Context
Most physicians can recall a similar situation at least one time in their clinical careers. In fact, accidental pediatric ingestions of pharmacologic substances are daily events. Unintentional medication and toxicant exposures involving young children are a common occurrence and a public health concern. Toddlers are at the greatest risk to be injured by their environment because their inherent curiosity is accompanied by an everincreasing ability to interact with their surroundings as they learn to crawl and walk. The Association of American Poison Control Centers (AAPCC)18 estimates that children younger than 6 years account for over 50% of toxicant exposures. Of the more than 2 million pharmaceutical exposures reported annually from 1997 through 2004, 52% involved children younger than 6 years—rates that have remained stable since the early 1990s. For this nearly decade-long period, more than 80% of all pharmaceutical exposures were classified by the AAPCC as unintentional. 
It is generally recognized that most unintentional exposures usually result in mild symptoms or no symptoms, and that less than 10% of unintentional exposures involving toddlers result in significant symptoms.1,9 Nonetheless, there are certain common medications and substances that may place a child at greater risk for fatality, such as antidepressants, prenatal iron supplements, and salicylates, all of which have been reported to cause severe toxicity in toddlers.1,2,10,11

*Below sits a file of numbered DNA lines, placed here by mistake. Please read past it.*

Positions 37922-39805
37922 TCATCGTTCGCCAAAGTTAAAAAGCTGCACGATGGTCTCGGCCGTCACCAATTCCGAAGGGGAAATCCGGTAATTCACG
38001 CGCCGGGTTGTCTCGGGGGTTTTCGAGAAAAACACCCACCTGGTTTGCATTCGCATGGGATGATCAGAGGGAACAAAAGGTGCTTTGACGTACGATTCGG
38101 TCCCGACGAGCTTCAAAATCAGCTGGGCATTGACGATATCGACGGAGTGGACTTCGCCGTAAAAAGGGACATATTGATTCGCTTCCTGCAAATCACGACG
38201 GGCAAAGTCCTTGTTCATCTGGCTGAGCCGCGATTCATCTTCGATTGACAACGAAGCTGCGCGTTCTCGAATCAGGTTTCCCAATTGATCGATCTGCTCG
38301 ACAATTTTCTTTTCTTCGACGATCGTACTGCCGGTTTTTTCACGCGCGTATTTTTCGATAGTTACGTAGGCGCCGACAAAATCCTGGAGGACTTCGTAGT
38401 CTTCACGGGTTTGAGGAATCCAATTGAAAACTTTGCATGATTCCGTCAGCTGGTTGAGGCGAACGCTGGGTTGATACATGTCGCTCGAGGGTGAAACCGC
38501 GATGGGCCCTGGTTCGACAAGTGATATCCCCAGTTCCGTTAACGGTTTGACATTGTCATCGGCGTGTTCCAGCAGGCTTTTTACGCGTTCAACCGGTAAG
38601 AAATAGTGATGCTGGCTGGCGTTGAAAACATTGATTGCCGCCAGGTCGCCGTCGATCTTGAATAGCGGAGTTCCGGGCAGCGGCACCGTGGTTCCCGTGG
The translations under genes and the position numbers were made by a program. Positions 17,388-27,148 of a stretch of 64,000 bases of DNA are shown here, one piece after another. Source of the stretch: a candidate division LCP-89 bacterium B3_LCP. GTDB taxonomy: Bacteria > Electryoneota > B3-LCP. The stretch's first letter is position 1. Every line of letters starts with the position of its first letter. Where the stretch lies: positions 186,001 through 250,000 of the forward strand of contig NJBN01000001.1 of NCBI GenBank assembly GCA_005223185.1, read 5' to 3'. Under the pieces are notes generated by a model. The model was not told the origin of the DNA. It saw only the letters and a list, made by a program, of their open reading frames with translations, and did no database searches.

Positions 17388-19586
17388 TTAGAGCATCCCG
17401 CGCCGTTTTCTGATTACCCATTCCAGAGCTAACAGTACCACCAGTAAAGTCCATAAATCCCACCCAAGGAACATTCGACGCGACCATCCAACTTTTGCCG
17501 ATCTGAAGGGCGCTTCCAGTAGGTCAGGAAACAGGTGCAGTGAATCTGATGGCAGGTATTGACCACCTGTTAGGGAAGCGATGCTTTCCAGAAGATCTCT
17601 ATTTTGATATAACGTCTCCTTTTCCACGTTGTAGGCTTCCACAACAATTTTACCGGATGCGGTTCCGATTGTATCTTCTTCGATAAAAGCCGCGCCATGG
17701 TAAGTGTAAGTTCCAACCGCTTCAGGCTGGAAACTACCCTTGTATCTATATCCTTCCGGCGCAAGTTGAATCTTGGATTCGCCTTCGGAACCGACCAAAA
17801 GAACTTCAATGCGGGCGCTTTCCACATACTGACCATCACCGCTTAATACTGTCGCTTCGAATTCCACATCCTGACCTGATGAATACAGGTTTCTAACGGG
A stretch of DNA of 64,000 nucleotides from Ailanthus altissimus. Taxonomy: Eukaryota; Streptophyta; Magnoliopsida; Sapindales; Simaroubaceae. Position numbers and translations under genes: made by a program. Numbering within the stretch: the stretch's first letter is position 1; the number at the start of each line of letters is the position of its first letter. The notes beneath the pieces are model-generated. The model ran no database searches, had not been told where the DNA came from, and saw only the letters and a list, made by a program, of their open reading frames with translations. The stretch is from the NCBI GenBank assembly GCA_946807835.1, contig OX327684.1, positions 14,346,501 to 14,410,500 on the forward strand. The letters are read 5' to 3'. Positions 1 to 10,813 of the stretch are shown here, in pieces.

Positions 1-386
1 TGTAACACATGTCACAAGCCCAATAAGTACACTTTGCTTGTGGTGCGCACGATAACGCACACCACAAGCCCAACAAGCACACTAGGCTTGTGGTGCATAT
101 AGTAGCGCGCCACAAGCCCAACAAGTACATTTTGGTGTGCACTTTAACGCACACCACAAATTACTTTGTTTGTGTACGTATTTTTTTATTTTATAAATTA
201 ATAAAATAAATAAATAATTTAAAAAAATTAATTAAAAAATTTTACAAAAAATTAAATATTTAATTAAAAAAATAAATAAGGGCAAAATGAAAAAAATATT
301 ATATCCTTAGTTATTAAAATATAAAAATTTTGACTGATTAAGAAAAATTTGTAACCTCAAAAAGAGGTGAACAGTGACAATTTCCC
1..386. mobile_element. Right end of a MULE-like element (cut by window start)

From an injury-prevention perspective, children involved in unintentional toxicant exposures who present to a healthcare facility—depending on the potential risk associated with that specific incident—are at risk for additional and more serious poisonings.12 
Although the causes for such exposures are multifactorial,11,13 unintentional pharmaceutical exposure suggests that the child's environment has not been properly “child-proofed.” One cause of such exposures is improper storage of controlled substances, an occurrence that is regrettably common and has resulted in the creation of child-resistant containers (CRCs). Often, parents, grandparents, and other adults forget that children are natural explorers, are able to move quickly, are determined to investigate their environments, and will generally put anything and everything into their mouths that they can get their hands on.11 Finally, toddlers are well-known imitators.13 They may have observed adults taking their medications in the past, and therefore seek to imitate that “grown-up” behavior.13 Because of their stage of cognitive development, however, children—and especially those younger than 3 years—are unable to discriminate safe from unsafe products.14 In a child's eyes, pills resemble candy. A toxic amount can be ingested before taste aversion leads to discontinuing exploratory consumption.